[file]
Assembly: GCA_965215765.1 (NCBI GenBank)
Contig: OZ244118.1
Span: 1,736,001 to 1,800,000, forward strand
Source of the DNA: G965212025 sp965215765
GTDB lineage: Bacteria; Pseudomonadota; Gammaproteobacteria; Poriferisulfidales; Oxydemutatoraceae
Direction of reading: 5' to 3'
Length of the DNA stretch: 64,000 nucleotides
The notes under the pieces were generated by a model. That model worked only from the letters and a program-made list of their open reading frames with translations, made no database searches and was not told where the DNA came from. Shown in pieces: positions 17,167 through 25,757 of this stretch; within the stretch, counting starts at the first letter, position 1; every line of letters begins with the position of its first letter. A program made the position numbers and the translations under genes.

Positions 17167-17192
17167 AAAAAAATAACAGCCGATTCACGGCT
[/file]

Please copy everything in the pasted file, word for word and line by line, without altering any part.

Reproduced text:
Assembly: GCA_965215765.1 (NCBI GenBank)
Contig: OZ244118.1
Span: 1,736,001 to 1,800,000, forward strand
Source of the DNA: G965212025 sp965215765
GTDB lineage: Bacteria; Pseudomonadota; Gammaproteobacteria; Poriferisulfidales; Oxydemutatoraceae
Direction of reading: 5' to 3'
Length of the DNA stretch: 64,000 nucleotides
The notes under the pieces were generated by a model. That model worked only from the letters and a program-made list of their open reading frames with translations, made no database searches and was not told where the DNA came from. Shown in pieces: positions 17,167 through 25,757 of this stretch; within the stretch, counting starts at the first letter, position 1; every line of letters begins with the position of its first letter. A program made the position numbers and the translations under genes.

Positions 17167-17192
17167 AAAAAAATAACAGCCGATTCACGGCT